I’ve professed my love for The Kitchn many times on this blog, but this time, it’s serious. We have a tomato explosion in our garden this year, and as I was staring out my office window and all of the lovely green beauties hanging on their vines, I happened to stumble upon this delightful recipe. It’s also culinary bonus when I find that I have all the ingredients on hand necessary to complete the dish!
In general, I try to avoid using my oven too much during the summer. But when zucchini abound, I bake zucchini bread. When peaches are in season, I bake peach pie. And when a roasted chicken and tomato dish like this comes along, I do not hesitate to turn on my oven. It’s that good.
One of my favorite flavor combinations is ginger and garlic. The addition of fresh basil from my garden elevated this dish and offered a summery depth of flavor that went perfectly with the green tomatoes.
The original recipe called for Sherry, but I was out, so I used Shaohsing rice cooking wine instead. You should be able to find it at any Asian market and often in the “international” aisle of your local grocery store.
I also added a little fish sauce and some chopped scallions to round it all off. The whole dish came together so quickly, which was perfect for a summer night.
All the ingredients go in the same roasting dish! So easy!
I chose to pair this with steamed jasmine rice sprinkled with a little rice vinegar. Roasting the green tomatoes made them slightly sweeter, but they still retained a little sour bite, which went really well with the juicy chicken thighs. Give this dish a try and let me know how you like it! Enjoy!
Ginger-Basil Chicken Thighs with Green Tomato
Adapted from The Kitchn
1 large (or two medium) green tomatoes, cored, halved, and sliced 1/2 -inch thick
1 pound boneless, skinless chicken thighs, cut into 1-inch strips
2 tablespoons olive oil
2 tablespoons Shaohsing rice cooking wine
2 tablespoons fish sauce
1/4 cup chopped fresh basil
3 cloves garlic, minced
2-inch piece fresh ginger, grated
1/2 teaspoon kosher salt
1/2 teaspoon freshly cracked black pepper
2-3 scallions, chopped
steamed jasmine rice sprinkled with rice vinegar (for serving)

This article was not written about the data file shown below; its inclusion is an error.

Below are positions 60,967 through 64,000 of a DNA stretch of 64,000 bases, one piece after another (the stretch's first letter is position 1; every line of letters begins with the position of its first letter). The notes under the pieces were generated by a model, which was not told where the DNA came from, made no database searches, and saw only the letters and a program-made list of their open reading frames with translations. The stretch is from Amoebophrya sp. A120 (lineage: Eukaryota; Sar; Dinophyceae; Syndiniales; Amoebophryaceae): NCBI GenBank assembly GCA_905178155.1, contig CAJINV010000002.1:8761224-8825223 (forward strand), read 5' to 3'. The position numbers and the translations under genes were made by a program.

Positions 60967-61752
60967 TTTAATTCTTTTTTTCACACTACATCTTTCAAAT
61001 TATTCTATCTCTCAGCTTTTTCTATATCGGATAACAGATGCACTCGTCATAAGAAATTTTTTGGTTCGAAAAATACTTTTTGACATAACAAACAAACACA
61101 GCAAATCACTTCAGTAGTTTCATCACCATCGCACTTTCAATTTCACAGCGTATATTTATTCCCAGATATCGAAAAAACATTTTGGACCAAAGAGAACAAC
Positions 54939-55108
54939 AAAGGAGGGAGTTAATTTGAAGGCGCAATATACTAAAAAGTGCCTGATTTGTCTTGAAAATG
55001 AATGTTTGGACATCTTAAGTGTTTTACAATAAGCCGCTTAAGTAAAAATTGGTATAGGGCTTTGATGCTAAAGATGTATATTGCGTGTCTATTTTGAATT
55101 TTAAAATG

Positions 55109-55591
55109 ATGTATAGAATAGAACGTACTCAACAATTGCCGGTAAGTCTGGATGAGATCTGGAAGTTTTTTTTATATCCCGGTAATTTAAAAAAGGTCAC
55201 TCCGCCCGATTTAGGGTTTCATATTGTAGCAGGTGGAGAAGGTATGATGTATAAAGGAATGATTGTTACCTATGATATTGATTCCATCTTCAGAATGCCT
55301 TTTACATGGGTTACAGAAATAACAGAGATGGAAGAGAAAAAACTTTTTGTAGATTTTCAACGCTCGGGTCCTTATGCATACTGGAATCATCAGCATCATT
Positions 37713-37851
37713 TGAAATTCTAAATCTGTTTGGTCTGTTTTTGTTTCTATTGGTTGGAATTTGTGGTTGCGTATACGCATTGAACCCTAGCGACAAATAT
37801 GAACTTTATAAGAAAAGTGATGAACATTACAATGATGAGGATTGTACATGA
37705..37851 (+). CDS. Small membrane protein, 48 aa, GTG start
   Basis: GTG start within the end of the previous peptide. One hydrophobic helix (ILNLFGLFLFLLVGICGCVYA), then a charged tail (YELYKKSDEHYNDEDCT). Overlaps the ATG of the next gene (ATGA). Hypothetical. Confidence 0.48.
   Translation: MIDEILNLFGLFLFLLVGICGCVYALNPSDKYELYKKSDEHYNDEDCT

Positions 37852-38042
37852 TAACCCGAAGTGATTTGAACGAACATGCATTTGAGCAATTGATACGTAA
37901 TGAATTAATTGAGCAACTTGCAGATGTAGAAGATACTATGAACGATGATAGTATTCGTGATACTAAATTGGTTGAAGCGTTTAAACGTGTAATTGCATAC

Preheat oven to 400ºF.
In a large bowl, combine all ingredients except 1 tablespoon basil and all the chopped scallions; stir to fully incorporate.
Turn out into a 9×13-inch roasting dish. Roast until chicken is fully cooked and the tomatoes are softened, around 25 minutes. Stir halfway through roasting time to make sure all chicken is cooked through. Serve on steamed rice and garnish with remaining basil and chopped scallions.
Last weekend it was really rainy and overcast here in Omaha. Yes, it’s June, but because of the weather, I was craving chicken noodle soup. I didn’t want to do the expected noodle soup; I wanted to do something spicy, tangy, something that took me to another place when I ate it.
To the internet I went!
On one of my favorite websites, Food Republic, I found just what I was looking for: something called Chicken Laksa. One look at the ingredient list told me it was just what I wanted. And I only had to buy a few items!
I cook with a lot of different spices, so I was glad to see that I had pretty much every spice on the list: coriander seeds, peppercorns, cumin seeds, fennel seeds, cloves, and turmeric. These spices featured a lot in Thai and Indian recipes (which I love) so I always have them on hand.
I absolutely love going to the Asian market here in town. Shopping there transports me to another place. I can spend at least an hour in there, just walking around, discovering ingredients I’ve never seen before. I fully suggest you do the same. Find your nearest ethnic market, walk in, and immerse yourself in the food of that culture. You might be surprised what goes home with you in your shopping bag.
This soup is really easy to put together. After you grind your spices, chop your shallots and garlic, smash your lemongrass, and cut up your chicken thighs, it pretty much all goes into one pot and boom! you’re done.
I suggest giving this one a try. If, for any reason, you don’t have a spice or coffee grinder, you can use pre-ground spices from the market. Also, if you can’t find shrimp paste (I absolutely had to go to the Asian market for it) I’m sure you could substitute fish sauce.
However, I know that I really loved the boost of flavor the shrimp paste gave. It doesn’t smell good, but boy, it was a lovely addition to the soup. If you do substitute, just be sure to taste, as both are salty and exact substitutions might be off.